Though the emissaries that Moses sent were respectable dignitaries, they didn’t understand the intent of their mission. They thought they were going on a classic espionage mission to evaluate whether the land could truly be conquered, and whether they were able to do it. Notably, they suffered from low self-esteem: “and we were like locusts in their eyes…”  When a person doesn’t believe in himself, he feels that others perceive him as a locust. This is a subjective perception that stems from a lack of self-confidence. Actually, it was the spies themselves that saw themselves as locusts. This leads us to the conclusion that a person’s role and important status aren’t enough to guarantee faith in Hashem. They didn’t believe in their own abilities.

Some commentators believed that it was their positions that sabotaged their missions. They were actually concerned they would lose their status as princes once the people enter the land. They preferred to preserve their status and social footing in the desert, so they were in no rush to enter the land. According to these commentators, the conclusions they reached from their tour of the land weren’t just the result of a lack of faith. They were also influenced by other considerations which led them astray. Moses had apparently realized that the princes’ motives weren’t pure, and that they stemmed from interests and personal gain, and that is why he wanted to reform them, by sending them on this mission.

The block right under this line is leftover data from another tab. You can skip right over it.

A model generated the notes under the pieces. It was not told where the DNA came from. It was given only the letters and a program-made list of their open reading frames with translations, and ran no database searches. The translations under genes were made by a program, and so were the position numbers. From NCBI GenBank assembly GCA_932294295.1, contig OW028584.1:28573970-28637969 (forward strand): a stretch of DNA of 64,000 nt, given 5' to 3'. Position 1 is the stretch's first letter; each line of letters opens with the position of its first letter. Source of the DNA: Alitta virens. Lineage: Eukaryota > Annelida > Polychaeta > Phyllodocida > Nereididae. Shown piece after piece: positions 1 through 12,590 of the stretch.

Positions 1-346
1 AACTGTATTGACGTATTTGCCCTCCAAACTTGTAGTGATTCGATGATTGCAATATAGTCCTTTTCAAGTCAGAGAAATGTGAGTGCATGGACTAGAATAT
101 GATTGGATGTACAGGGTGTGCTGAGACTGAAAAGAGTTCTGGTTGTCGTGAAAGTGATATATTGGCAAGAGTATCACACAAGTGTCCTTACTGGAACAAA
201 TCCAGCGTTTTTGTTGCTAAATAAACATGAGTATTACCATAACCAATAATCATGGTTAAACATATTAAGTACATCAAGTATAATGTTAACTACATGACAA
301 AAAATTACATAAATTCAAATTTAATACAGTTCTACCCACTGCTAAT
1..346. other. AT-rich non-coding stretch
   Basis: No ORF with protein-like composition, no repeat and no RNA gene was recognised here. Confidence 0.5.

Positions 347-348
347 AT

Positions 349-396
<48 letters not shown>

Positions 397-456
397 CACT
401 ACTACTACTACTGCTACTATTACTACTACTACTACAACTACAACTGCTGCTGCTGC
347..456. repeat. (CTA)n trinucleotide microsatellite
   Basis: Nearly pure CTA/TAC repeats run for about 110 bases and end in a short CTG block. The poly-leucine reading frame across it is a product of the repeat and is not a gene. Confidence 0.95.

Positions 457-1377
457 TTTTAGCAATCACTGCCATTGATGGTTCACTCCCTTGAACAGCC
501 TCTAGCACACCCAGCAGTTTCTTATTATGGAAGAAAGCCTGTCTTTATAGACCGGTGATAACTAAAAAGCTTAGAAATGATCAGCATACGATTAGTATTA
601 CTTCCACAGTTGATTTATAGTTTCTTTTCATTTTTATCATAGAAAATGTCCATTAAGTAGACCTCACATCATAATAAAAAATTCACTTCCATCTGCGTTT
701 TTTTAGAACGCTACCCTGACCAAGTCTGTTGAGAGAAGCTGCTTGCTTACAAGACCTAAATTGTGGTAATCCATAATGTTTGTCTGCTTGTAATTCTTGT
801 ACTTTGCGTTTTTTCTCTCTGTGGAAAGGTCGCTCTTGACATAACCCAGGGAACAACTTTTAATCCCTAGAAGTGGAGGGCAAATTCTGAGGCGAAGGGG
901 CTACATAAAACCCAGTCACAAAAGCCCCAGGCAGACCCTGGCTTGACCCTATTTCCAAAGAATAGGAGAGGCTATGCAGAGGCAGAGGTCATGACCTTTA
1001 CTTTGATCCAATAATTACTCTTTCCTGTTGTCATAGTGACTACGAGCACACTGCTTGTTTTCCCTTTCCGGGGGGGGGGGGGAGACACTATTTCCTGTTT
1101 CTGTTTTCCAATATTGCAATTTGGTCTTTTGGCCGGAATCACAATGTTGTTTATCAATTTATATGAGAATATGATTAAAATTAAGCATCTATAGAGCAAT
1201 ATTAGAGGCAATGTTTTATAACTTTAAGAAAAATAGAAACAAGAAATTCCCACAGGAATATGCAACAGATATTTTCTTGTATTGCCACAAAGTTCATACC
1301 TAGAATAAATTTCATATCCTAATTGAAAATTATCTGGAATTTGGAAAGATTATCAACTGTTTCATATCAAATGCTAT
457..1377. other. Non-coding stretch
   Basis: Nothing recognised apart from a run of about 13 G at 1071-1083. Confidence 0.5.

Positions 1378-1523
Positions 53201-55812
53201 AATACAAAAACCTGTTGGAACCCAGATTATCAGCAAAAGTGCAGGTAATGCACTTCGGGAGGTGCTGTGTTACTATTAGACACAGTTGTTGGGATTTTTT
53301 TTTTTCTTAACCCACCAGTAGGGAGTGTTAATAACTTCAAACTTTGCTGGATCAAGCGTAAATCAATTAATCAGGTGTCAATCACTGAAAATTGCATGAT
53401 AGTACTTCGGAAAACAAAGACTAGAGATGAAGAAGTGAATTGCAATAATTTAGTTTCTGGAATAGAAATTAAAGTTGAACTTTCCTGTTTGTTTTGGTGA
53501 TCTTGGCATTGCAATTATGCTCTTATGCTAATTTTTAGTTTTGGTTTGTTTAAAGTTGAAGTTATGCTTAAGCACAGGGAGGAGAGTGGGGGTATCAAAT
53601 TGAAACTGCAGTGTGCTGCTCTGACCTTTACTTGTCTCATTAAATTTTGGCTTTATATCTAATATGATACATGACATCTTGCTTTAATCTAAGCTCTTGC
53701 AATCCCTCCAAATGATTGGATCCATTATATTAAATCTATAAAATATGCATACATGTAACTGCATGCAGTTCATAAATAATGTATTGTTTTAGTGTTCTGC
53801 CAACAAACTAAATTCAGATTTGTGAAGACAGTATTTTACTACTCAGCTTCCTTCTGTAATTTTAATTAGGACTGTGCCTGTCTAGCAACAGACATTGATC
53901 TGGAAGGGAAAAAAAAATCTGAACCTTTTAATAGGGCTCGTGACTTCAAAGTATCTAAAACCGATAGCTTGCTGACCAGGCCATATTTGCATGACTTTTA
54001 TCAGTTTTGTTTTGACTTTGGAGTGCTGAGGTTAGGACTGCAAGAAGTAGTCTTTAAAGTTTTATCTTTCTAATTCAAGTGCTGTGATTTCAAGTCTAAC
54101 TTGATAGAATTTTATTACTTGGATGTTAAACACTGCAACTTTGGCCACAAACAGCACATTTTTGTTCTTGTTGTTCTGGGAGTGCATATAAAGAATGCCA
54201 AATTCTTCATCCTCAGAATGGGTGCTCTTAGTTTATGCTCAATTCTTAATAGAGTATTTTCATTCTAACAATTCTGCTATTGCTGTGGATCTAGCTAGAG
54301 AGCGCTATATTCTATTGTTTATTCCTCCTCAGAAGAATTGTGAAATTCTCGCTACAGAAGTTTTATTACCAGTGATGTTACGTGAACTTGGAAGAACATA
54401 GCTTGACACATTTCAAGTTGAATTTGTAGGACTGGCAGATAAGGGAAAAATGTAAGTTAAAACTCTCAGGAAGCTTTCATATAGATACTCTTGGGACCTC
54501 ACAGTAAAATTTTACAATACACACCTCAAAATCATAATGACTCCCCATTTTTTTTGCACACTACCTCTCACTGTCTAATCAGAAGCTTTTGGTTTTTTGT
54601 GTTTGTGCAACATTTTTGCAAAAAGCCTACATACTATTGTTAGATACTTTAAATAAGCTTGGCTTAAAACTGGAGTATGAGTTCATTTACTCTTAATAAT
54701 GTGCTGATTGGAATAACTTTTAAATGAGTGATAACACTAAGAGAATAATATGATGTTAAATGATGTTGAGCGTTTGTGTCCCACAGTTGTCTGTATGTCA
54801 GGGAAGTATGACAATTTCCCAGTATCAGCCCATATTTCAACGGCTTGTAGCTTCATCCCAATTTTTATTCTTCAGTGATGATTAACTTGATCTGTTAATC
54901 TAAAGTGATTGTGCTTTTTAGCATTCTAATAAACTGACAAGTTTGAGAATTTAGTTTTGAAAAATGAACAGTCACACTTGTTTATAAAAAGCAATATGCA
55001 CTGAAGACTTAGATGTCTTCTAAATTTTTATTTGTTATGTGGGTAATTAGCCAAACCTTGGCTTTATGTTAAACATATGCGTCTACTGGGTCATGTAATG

The author of the Kli Yakar, in his commentary on the story of the spies, says the following: “Hashem said to Moses – it would have been better to have sent women [as spies], since they love the land, and would never speak ill of it.”

Why did the Kli Yakar believe that women would have an advantage over men when it comes to love for the land of Israel? When trying to understand what the Kli Yakar meant by saying that women wouldn’t speak ill of the land, I recalled a study on female leadership published in the eleventh edition of Eretz Aheret (2002), which stated as follows: “Male leadership focuses on the job. Men criticize and rule things out without a second thought. Their mode is rational-aggressive. In contrast, women lead differently. Women tend to lead with a more “social” style. They focus on creating a pleasant environment and provoking the enthusiasm of those they lead. They are unwavering in their faith, and less rational. They work on strengthening self-worth.”

This is perhaps what the spies, who were tribal princes, lacked: the interactive and personal facet of leadership, the ability to lead an open and inclusive dialogue on the process toward the goal at hand, to release tension, and to make sure that everyone in the group finds his or her place, and understands the power of sharing in achieving the goal and maintaining faith in attaining that goal.

I am a big believer in the women’s abilities to lead, and I am convinced that this type of leadership is one that includes others and causes them to grow. Women, who are fond of the land, would never speak ill of it.